Chickasaw Cultural Center FAQs

Q.

Are your facilities handicapped accessible?

A.

All galleries and facilities are wheelchair and stroller accessible. Some parts of the Chikasha Inchokka’ Traditional Village and tours may require walking long distances. However, we offer complimentary wheelchairs to all guests, as well as a golf cart service to take mobility-impaired patrons anywhere on campus. If you call prior to your visit, we can arrange for a golf cart to meet your party in the parking lot.

Q.

Should I plan my visit around the weather?

A.

It is important to note that Oklahoma weather is often extreme. Accordingly, events will be moved indoors as necessary. Since Oklahoma is located in "Tornado Alley", the Chickasaw Cultural Center has tornado shelters and safety plans in place for severe weather warnings.

Q.

Can I bring a camera or video camera?

A.

Still photography for personal use is permitted throughout the campus. However, flash photography is prohibited in all exhibits and galleries. Video recording is permitted for personal use only. No photographs or recordings may be distributed without the Chickasaw Nation’s permission.

Q.

Can I bring in my own food or drinks?

A.

Outside food and drinks are not permitted on campus, including the Aaholiitobli’ Honor Garden, Chikasha Inchokka’ Traditional Village and Kochcha’ Aabiniili Amphitheater. Food and drinks are permitted only in the Aaimpa’ Café and designated dining areas.

Q.

Is smoking allowed?

A.

The Chickasaw Cultural Center is a smoke-free facility. Smoking is not permitted in any of the exhibits or galleries. Designated smoking areas are located in the parking lot.

Q.

Do you search personal belongings upon arrival?

A.

Upon entrance, all bags are subject to possible security inspection. No glass items, controlled substances, alcohol, pets, tobacco products or weapons of any kind are allowed on the campus.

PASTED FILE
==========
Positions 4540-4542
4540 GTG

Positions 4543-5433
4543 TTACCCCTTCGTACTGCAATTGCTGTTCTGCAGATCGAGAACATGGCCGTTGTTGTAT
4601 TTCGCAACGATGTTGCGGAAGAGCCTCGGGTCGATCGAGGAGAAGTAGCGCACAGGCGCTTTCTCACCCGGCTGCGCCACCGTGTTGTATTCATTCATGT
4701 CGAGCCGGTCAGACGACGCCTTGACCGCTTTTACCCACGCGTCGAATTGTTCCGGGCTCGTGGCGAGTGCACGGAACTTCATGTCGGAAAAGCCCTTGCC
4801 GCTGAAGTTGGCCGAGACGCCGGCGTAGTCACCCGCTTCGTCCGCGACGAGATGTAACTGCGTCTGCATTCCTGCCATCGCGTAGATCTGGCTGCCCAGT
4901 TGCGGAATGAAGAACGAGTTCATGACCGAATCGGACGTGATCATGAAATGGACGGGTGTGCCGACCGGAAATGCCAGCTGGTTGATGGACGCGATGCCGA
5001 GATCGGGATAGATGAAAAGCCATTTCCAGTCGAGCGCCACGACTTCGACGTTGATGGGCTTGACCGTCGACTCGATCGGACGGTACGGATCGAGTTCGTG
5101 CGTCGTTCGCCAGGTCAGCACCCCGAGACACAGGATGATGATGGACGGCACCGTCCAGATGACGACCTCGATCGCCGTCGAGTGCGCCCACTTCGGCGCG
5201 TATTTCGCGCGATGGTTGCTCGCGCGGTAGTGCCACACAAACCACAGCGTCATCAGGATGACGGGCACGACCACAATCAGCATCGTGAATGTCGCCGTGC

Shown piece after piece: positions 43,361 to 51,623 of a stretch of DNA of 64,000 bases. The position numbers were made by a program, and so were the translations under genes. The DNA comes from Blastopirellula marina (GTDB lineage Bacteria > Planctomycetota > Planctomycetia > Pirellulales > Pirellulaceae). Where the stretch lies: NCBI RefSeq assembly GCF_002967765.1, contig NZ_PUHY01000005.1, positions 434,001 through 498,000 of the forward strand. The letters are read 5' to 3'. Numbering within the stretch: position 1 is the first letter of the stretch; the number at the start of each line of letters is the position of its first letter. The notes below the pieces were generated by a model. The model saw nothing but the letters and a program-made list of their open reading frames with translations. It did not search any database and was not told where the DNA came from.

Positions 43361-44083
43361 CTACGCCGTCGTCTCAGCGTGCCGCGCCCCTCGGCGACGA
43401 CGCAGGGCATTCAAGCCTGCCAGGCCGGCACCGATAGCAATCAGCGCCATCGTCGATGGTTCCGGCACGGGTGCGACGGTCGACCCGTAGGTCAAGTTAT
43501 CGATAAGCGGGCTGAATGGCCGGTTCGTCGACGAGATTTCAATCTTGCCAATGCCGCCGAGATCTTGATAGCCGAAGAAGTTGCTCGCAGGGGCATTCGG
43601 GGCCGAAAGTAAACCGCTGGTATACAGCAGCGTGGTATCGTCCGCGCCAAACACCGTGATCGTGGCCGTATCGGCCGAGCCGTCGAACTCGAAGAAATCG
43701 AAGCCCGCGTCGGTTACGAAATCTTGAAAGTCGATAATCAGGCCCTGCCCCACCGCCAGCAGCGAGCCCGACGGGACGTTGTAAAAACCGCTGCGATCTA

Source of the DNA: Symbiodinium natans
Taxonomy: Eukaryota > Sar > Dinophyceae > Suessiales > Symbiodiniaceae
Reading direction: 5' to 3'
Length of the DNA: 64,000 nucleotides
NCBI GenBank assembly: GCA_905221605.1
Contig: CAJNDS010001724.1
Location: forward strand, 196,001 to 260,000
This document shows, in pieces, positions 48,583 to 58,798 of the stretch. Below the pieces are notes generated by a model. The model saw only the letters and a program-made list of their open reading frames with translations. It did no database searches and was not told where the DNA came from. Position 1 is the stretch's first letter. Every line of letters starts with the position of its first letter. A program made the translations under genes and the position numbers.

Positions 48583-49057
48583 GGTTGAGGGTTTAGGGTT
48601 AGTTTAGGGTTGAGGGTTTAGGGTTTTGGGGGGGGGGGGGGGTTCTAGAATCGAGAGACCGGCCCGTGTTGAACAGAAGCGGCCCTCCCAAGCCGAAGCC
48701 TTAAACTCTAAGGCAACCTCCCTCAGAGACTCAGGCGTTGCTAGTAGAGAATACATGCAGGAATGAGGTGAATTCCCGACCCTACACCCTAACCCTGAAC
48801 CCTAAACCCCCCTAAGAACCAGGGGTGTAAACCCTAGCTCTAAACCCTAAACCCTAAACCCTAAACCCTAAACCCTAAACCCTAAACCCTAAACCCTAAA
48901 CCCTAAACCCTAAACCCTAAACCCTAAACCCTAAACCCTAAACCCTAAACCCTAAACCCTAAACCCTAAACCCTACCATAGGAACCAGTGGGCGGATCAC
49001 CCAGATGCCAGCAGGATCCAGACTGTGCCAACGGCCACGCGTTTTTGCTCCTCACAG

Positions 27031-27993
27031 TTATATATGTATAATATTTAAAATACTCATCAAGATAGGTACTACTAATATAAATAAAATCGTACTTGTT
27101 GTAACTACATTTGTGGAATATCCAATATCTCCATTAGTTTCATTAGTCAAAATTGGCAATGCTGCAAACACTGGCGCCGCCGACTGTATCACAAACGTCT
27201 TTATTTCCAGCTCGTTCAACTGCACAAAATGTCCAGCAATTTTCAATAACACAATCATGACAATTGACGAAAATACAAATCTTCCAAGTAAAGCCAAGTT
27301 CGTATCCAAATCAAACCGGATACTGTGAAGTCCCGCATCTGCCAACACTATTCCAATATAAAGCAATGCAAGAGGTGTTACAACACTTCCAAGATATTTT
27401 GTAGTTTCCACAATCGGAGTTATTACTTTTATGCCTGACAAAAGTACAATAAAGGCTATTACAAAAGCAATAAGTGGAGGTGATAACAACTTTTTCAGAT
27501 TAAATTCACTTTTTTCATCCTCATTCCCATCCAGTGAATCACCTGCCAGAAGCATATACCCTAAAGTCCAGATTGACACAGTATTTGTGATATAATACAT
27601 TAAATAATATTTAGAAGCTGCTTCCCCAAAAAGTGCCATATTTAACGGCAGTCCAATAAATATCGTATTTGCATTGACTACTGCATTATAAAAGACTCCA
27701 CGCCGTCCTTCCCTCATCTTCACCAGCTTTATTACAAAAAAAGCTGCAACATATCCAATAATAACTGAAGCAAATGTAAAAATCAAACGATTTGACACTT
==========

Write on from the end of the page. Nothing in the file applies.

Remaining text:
Q.

Where can I look for lost items?

A.

Please inquire about lost items at the Welcome Center in the Administration Building.

Q.

What is the price of admission?

A.

There is no “admission” or charge to enter the campus. You can follow the paths throughout campus, visit the gift shops, browse the Aaholiitobli’ Honor Garden, go to the Traditional Village, make an appointment to research genealogy at Holisso: Center for the Study of Chickasaw History and Culture and tour our art gallery—all for free. Stomp dance demonstrations are Monday through Friday at 11 a.m., Saturdays at 11 a.m. and 2:30 p.m. and 1:30 p.m. on Sundays.  A cultural class is offered Monday through Friday at 3 p.m. Stomp dance demonstrations and cultural classes are both free of charge to all visitors.

Q.

What costs exist on campus?

A.

The only charges you will encounter on campus are for food at the Aaimpa’ Café, items in the gift shops, feature films at the Anoli’ Theater (although some movies are free) or entrance into the Chikasha Poya Exhibit Center. Our prices for the exhibits are as follows: $6 for Adults; $5 for Seniors (55+), Students, and Military; Free for Children 12 and under and Chickasaw citizens.

Q.

Can I bring my pet to the Cultural Center?

A.

Unfortunately, pets are not allowed at our facility. We suggest visitors leave their pets at home while visiting the CCC. Another option is to board the animal with a local veterinarian for $9 per day. For more information, contact the Arbuckle Veterinary Clinic at (580) 622-3133.

Q.

Do you have to be Native American to visit the CCC?

A.

Not at all. In fact, one of the stated goals of the Cultural Center is to “share our unique culture with the world.” We invite all people to visit our beautiful campus and learn more about our people and history.

Q.

Do you offer group discounts?

A.

Yes, we offer special pricing for groups of 10 or more. We also offer discounts for seniors, military personnel and children. For more information about discounts and planning a visit to the Cultural Center, please contact our Special Events department at 580-622-7130.

Q.

What type of food do you serve in the Aaimpa’ Café?

A.

The Aaimpa’ Café offers a wide range of fare, including modern American and Native American appetizers, soups and salads, sandwiches, entrees, and desserts.